Hong Kong people may face life imprisonment for violating China's security law

Hong Kong residents may face prison life for violating the controversial new security law brought by the Chinese government.

Amid growing unrest in Hong Kong, the new law came into force on Tuesday. Critics have condemned the law, which hampers Hong Kong's freedom.

Hong Kong chief executive Carrie Lam, backed by the Chinese government, defended the law as a "gaping hole" in national security.

But details about the law were slow to emerge, and Ms. Lamm admitted that the draft was not read before making her comments.

This law applies to both permanent and temporary residents of Hong Kong. More information was revealed in Britain on Tuesday afternoon.

Activities under the Act:

At least three years in prison, and maximum life
It is against the law to hate China's central government and the Hong Kong regional government
Terrorists can be prosecuted for endangering public transport
China will set up its security office in Hong Kong outside local jurisdiction
China to handle "very serious" cases
Britain, the European Union and NATO have widely condemned the new security legislation, repealing all laws.

Prime Minister Boris Johnson said he was concerned with the news of the law. When the UK handed over Hong Kong to China in 1997, he said, the British government was very careful to see whether the two countries' joint declaration was canceled.

The joint declaration ensures freedom of speech and assembly in Hong Kong. This is different from China, where nothing is allowed.

Secretary of State Dominic Rabb described the new law as "deeply disturbing".

He said: "Despite the international community's insistence, Beijing has chosen not to back down on the implementation of the law. China has neglected its international obligations with respect to Hong Kong. This is a serious step."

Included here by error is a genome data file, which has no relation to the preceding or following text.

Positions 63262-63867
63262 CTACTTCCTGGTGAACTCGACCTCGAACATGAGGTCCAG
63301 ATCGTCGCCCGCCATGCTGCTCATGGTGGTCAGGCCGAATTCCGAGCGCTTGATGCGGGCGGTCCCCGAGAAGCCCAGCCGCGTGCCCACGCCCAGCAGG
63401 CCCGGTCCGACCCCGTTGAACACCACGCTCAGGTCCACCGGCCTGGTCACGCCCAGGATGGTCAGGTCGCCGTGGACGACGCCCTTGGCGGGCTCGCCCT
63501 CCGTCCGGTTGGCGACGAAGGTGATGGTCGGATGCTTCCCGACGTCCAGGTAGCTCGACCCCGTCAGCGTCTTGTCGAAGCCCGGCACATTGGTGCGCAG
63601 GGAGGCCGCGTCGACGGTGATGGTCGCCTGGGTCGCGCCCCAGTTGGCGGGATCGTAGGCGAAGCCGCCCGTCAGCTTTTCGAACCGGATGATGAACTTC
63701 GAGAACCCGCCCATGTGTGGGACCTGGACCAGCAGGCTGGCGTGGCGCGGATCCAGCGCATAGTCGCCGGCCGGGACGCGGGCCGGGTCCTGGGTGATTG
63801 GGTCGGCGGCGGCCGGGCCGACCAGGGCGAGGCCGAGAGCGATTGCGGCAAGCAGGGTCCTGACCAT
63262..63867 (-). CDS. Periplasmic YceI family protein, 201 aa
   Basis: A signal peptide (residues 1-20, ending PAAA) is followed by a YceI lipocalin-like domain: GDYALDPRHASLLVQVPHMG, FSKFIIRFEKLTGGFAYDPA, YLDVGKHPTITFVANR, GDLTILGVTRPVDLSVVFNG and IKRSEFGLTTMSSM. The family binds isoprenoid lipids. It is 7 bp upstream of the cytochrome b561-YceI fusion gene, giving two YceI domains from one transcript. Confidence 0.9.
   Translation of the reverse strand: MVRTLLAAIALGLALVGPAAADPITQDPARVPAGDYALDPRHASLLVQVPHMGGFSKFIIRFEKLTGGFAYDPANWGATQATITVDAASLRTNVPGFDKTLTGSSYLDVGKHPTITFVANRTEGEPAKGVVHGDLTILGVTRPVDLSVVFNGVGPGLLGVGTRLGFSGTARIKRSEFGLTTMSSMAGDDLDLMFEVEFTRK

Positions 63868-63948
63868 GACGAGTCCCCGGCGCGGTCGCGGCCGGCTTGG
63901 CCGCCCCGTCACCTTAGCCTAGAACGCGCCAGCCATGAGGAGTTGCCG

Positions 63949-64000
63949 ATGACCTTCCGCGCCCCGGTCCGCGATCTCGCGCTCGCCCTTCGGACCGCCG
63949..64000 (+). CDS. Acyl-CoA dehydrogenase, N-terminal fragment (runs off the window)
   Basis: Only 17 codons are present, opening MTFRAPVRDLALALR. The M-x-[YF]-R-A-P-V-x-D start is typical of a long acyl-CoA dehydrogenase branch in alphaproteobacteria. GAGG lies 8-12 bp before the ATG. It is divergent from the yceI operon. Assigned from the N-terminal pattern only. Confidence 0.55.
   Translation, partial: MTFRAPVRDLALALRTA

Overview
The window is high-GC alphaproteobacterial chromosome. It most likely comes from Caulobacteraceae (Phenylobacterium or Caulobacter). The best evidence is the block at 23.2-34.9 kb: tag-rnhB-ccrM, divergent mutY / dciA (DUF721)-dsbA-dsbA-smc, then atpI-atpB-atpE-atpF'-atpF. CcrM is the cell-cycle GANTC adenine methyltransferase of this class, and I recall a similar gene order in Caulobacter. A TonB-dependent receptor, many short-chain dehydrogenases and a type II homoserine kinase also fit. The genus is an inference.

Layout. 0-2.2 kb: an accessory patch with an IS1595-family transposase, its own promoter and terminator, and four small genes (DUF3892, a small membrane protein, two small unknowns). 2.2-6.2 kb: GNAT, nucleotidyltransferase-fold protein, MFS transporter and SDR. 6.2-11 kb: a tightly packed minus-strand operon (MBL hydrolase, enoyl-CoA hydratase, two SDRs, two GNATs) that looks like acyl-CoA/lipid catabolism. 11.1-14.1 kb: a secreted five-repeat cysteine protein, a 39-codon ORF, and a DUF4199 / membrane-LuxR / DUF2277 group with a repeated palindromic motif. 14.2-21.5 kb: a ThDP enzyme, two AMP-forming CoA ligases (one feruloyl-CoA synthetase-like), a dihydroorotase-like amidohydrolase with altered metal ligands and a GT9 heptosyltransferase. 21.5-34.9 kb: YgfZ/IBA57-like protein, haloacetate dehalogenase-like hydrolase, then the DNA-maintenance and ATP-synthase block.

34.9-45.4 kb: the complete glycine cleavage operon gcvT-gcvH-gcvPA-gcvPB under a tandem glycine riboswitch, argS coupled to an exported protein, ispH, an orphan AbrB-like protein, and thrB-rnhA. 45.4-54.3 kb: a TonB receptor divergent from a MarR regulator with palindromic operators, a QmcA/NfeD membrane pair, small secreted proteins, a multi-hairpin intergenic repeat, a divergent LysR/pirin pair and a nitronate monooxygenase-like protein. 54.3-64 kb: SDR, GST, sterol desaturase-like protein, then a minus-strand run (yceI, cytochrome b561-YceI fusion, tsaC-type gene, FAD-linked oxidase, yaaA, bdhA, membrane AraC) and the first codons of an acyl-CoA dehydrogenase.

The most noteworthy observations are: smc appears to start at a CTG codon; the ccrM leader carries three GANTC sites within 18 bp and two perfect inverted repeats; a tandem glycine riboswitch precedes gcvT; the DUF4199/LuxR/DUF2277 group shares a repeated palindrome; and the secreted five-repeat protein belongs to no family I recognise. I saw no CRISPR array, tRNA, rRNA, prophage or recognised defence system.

Lord Patton, the last British governor of Hong Kong, said: "This decision to act harshly on Hong Kong's elected legislature marks the end of 'one country, two systems'. This is part of a Sino-British joint statement." One major violation is that of a treaty with the United Nations - and Hong Kong's mini-constitution, fundamental law.

"This will end the rule of city law, which will create a major confrontation between Chinese law and Hong Kong's common law system, allowing the city to function as one of Asia's most important financial centers. Does. "

The European Union has also attacked security law, calling it "malicious" by the president of the council.

Charles Mitchell said: "We conclude the decision ... this law will have a detrimental effect on Hong Kong's low level of autonomy and independence of the judiciary and the rule of law."

Meanwhile, in the US, Donald Trump has previously stated that he will continue to do business with Hong Kong on a priority basis. US Secretary of State Mike Pompeo said Monday that the US will stop military exports to Hong Kong.

Nato also criticized the move. Body Secretary-General, Jane Stoltenberg, told a virtual forum: "Democracy, liberty, and rule of law - it is clear that China does not share our values."

He said: "We see this in Hong Kong, where the new security law undermines its autonomy."

Pro-Hong Kong pro-democracy groups are already being abolished for fear of the new law.

Joshua Rosenzweig, head of the Amnesty International China team, accused China of "aiming to rule Hong Kong through fear beyond this stage".

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